Sally, your words bring back wonderful memories! How I miss your company. When we camped on Mt. Houhou I wanted so much to warn you and J. that the site you had both selected would probably not do well in a rainstorm, but I dreaded saying anything to J. He seemed angry with me or else proud of his own mountaineering skills and I didn’t want to step on that. I hope one day we get to take a hike together again. I most definitely will visit your area some time, and I wouldn’t miss any chance to see you again.

Rana, It’s so weird to think that I, who has a strong aversion to four walls, could spend several weeks holed up in this shoe box. Every time I take the train to work and pass my apartment, I look out the window and am amazed by just how small it is! And I actually hole up in there!!! I’m certain that a mind hindered by walls and ceilings and unable to perceive and open itself to the expanse of the sky must somehow go through a kind of neurosis.

Julian! So wonderful to have you here! I’ve been following your 100 Mountains posts and quietly cheering you on as you and Hana pocket one peak after another. You’ve truly inspired me to attempt to bag the 100, too, and may actually start officially walking them this autumn as my 1 to 2-day sanity restoration therapy that you suggest. I’ve actually already walked quite a number of the 100, but never really counted them before. One problem is that I don’t have a car or a driver’s license (my American one expired a while back) and so getting to some of the mountains is expensive (I can’t take paying Â¥15,000 one way to get to the trailhead and then another Â¥15,000 to get back down. $300.00 just for access? Oy weh!)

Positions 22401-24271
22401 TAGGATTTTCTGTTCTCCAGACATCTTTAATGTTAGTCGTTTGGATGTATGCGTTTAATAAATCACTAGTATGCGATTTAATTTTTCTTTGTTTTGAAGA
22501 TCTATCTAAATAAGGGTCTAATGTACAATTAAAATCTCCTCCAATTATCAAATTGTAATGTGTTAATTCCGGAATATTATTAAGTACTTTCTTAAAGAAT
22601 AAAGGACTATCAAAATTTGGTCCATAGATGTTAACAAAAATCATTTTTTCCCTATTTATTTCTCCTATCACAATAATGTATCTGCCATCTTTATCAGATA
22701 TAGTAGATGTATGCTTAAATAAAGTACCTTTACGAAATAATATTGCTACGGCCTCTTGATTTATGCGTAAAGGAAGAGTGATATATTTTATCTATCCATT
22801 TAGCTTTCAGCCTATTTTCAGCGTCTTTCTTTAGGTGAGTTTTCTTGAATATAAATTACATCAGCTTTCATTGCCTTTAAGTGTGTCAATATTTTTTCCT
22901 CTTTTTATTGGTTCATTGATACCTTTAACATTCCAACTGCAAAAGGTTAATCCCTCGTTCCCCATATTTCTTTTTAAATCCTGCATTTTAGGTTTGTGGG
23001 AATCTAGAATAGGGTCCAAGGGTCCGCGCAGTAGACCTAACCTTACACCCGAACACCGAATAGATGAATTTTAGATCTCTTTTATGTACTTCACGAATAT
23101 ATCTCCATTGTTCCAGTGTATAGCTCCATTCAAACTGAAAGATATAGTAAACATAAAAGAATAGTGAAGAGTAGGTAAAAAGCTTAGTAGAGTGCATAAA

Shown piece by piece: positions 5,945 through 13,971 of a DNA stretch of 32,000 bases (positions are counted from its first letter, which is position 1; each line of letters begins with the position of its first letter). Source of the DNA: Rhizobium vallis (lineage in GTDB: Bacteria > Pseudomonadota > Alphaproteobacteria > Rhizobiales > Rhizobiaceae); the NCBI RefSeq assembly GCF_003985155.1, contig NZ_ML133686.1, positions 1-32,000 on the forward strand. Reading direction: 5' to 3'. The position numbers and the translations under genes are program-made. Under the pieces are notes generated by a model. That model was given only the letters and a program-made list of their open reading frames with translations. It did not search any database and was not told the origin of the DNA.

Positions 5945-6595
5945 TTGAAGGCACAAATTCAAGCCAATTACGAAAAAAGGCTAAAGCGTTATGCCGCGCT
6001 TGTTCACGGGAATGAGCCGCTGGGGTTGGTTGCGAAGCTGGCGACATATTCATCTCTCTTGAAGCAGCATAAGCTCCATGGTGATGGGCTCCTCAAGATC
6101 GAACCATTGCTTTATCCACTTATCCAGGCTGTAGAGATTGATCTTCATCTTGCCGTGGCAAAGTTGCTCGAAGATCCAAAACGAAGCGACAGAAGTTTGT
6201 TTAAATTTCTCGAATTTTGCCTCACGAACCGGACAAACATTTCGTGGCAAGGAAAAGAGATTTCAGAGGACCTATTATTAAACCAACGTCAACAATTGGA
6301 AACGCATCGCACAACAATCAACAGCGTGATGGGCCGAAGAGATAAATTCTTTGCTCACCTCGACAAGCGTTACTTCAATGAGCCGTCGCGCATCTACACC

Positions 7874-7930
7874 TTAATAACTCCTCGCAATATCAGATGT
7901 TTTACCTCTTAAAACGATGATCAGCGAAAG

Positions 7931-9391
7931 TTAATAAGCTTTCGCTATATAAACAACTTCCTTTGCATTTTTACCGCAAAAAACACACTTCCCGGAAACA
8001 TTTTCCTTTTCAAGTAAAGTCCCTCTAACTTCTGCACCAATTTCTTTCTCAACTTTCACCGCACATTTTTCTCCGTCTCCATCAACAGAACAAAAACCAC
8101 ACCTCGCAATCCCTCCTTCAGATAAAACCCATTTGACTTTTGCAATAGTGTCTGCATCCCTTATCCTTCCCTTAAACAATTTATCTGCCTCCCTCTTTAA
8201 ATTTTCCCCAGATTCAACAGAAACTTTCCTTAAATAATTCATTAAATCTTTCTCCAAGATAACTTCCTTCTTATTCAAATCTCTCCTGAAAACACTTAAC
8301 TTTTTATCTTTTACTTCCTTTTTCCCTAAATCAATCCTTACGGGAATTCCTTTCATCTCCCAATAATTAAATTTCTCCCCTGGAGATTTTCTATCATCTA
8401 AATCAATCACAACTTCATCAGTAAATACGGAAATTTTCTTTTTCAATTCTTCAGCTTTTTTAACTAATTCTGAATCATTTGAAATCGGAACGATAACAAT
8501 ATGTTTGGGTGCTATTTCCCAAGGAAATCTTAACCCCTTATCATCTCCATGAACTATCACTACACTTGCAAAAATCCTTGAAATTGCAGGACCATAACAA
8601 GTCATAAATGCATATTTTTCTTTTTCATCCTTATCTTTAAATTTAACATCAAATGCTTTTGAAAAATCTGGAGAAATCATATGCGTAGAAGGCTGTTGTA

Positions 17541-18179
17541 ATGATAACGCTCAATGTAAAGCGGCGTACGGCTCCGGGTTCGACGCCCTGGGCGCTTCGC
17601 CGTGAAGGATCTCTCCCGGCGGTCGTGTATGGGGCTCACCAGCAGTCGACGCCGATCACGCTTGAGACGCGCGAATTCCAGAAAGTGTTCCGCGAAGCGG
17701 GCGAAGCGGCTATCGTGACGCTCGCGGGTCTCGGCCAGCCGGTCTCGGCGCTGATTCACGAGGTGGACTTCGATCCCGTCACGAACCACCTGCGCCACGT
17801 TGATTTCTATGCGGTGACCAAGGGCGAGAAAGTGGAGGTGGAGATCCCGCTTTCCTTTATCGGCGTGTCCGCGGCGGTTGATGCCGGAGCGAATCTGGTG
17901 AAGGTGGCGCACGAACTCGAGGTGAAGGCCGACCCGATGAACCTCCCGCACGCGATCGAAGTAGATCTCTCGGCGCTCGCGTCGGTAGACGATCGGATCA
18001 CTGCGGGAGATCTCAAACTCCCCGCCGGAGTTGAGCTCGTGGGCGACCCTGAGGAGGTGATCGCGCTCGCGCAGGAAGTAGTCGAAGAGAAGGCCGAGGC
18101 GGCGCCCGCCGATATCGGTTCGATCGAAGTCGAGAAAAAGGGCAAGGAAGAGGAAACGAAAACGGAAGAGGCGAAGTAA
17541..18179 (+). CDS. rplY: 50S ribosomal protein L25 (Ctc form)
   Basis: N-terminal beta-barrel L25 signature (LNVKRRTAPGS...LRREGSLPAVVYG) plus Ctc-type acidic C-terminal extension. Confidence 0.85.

Everyone, you just have to check out Julian’s site, “Hanameizan”. It’s a joy to read, especially if you like hiking and dogs!


I was delighted to find your fascinating from-the-heart site when I accidentally clicked on your name on your post to cjw’s site. I look forward to reading more of the posts.

Mmm, how to get to the peaks without a driver’s license. Short of hitching and nightbuses, I’d be tempted to retake the test. A Canadian friend in the same position eventually went to a school in Tokyo that teaches the test entirely in English (the same school where Charles Jenkins took his!), but it was not cheap.

For me, doing the 100 has become more than just peak-bagging. I had got into a rut of hiking in Okutama almost every weekend. Having to travel across the country has opened my eyes to the far-flung beauty of Japan. May you take the same plunge!


Love your descriptions…makes me miss rolling in the elements, Miguel. For the 18 years in Idaho…pretty much was immersed in the immediacy. Chopped wood for heat. Nearest neighbor was far. Last walk I went on before I moved to Moscow, I saw a bull moose, a black bear, two deer and a coyote in 40min.
My life now in Seattle seems to follow the grid of the sidewalks…though, I do walk them a lot.